This is my entry in the writing contest, You Are Enough, hosted by Positive Writer.
Writing is hard, but we do it anyway. Alone, conflicted, hesitant, we write, wondering if our words matter. This is what we’re made to do.
The pay sucks, if we’re lucky enough to get paid at all for our writing, so many of us work other jobs. Nobody expects us to make a living from our writing. Nobody believes we’re the next J.K. Freaking Rowling or Walt Effing Whitman. But somebody’s gotta be the next great popular novelist, the next great poet. Why not you? Why not me?
Who wants to read what we write? Anybody? We’ve gotta make people want to read our words, even more than they want to Netflix And Chill, even more than they want to gorge themselves on YouTube videos of baby pandas. Our words must be like salt and sugar, our stories like caffeine. It’s hard, damn it, but we’re up to the challenge.
The rejections are brutal, relentless: “Thank you for your submission! Sorry, but it’s a big fat NO. No, no, no, no, no. You. Have. Lost. Again. Better luck next time! Keep writing!” Here’s the crazy thing: we do keep writing.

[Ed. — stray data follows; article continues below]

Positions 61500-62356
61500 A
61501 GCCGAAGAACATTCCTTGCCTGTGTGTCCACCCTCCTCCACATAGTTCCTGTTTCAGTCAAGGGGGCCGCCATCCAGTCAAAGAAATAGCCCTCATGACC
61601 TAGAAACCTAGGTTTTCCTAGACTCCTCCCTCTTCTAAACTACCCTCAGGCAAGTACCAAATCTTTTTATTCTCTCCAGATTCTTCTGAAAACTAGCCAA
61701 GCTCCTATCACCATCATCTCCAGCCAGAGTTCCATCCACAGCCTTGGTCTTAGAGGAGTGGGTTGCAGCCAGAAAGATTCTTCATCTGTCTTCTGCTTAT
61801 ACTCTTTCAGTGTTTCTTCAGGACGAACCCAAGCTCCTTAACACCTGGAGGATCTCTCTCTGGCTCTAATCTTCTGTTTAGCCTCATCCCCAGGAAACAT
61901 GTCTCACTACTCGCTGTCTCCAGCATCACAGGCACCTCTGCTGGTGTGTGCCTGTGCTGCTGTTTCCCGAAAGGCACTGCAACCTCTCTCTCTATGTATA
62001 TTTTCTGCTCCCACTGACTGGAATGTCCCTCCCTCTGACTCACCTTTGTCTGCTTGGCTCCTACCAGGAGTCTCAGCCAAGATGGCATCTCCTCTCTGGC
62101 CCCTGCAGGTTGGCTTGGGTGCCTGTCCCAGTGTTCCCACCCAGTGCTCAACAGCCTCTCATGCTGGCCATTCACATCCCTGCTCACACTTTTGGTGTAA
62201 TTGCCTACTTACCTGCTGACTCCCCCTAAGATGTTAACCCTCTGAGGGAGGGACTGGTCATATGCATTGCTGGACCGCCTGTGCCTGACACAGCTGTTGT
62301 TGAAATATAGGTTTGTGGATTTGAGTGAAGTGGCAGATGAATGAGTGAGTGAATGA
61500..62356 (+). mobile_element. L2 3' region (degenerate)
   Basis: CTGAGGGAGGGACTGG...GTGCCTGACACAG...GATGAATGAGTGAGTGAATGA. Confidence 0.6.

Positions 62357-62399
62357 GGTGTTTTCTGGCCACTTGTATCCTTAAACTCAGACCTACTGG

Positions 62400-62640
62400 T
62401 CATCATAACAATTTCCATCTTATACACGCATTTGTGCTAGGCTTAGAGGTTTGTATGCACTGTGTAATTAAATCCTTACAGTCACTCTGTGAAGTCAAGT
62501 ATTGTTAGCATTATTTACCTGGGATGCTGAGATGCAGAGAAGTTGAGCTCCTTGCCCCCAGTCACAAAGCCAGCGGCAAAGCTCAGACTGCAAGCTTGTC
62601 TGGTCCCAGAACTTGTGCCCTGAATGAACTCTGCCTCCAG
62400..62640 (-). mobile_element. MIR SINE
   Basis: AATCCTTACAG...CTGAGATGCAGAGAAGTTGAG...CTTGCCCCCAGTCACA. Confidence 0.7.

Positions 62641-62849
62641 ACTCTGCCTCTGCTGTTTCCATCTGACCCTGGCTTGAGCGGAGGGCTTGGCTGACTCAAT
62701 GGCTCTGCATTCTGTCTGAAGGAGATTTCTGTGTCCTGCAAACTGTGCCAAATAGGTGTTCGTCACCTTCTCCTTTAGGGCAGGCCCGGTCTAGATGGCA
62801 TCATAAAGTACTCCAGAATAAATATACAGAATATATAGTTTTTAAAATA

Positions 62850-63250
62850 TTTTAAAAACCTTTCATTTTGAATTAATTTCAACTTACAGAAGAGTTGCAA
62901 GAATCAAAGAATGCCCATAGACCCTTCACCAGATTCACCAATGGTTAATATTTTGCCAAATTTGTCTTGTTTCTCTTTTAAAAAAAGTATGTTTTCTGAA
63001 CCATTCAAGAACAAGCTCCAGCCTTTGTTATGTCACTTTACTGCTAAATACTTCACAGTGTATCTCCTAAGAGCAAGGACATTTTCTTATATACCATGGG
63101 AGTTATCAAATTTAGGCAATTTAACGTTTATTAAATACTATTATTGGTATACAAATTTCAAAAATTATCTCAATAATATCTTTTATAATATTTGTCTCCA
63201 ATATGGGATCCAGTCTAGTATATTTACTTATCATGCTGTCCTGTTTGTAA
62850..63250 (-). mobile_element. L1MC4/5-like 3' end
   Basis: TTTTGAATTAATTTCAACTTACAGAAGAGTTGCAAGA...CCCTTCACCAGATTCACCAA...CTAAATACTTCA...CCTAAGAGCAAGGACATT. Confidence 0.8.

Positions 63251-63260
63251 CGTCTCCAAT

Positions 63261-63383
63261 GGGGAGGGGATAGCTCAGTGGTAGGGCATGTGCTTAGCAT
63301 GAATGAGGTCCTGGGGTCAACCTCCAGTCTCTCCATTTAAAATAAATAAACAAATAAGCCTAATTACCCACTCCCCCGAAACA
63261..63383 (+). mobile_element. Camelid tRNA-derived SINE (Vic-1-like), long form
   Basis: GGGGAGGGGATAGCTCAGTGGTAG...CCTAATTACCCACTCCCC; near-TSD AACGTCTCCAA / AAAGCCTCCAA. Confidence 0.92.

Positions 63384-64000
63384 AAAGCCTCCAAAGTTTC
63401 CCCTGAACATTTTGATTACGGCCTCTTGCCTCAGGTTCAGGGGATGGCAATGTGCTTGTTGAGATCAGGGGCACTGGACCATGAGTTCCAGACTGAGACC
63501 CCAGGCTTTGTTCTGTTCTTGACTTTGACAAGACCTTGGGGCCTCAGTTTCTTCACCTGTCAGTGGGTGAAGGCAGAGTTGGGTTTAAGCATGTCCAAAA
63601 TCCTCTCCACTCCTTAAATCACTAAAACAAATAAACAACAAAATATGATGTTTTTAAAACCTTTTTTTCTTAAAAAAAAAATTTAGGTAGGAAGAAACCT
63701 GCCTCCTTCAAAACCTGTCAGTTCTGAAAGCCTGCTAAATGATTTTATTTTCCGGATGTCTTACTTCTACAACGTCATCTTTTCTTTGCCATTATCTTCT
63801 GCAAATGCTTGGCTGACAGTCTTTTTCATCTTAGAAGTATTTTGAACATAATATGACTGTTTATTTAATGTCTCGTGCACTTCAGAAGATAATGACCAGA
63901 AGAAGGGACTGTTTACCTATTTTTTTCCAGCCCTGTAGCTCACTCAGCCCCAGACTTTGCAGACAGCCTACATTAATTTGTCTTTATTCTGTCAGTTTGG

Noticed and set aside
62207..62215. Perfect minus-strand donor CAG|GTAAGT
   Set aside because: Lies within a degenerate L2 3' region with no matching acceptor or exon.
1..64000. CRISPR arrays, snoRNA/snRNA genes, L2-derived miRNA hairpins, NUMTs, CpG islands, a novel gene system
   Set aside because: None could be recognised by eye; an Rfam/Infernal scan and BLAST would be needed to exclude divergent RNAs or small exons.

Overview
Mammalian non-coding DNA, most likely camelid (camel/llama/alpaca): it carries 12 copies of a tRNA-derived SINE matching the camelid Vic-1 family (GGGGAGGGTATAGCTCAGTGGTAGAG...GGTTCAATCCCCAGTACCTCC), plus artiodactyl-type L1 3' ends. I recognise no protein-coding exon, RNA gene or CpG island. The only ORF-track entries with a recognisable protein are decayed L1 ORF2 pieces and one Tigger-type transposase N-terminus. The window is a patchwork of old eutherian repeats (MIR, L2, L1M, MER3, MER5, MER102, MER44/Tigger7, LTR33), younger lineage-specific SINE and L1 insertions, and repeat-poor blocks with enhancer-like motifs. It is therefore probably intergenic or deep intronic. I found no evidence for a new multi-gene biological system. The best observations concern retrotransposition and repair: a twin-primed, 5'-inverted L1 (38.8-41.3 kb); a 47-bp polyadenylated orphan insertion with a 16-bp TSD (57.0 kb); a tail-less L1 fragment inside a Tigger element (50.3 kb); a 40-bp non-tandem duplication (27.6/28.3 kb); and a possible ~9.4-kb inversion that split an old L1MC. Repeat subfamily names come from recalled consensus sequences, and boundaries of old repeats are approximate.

We never stop tinkering with story ideas, editing and rewriting, agonizing over every comma, creating characters who do and say all the things we’re too scared to do and say in real life. We keep blogging, to an audience of two (thanks, Mom and Dad). We bleed quietly in blue and black ink, secretly filling notebooks, always wondering if our words are good enough to share with other people. Psst! Your words are good enough.
We keep reading, striving to become masters of our craft, wielding our pens like light sabers. We are Jedi poets. We are honest, hardworking reporters and brave storytellers. We are the artists translating feelings into words, narrating this moment in history, sharing the experiences and dreams that shape humanity. We are powerful and necessary.
Don’t ever shut up, dear writers. Nobody else on this earth can speak with your voice or build your poetry or express your vision. Speak! Build! Show us! Even when it’s hard, keep writing.
Your words matter.
A fellow self-doubting writer who probably won’t win this contest (who entered anyway, because her words matter)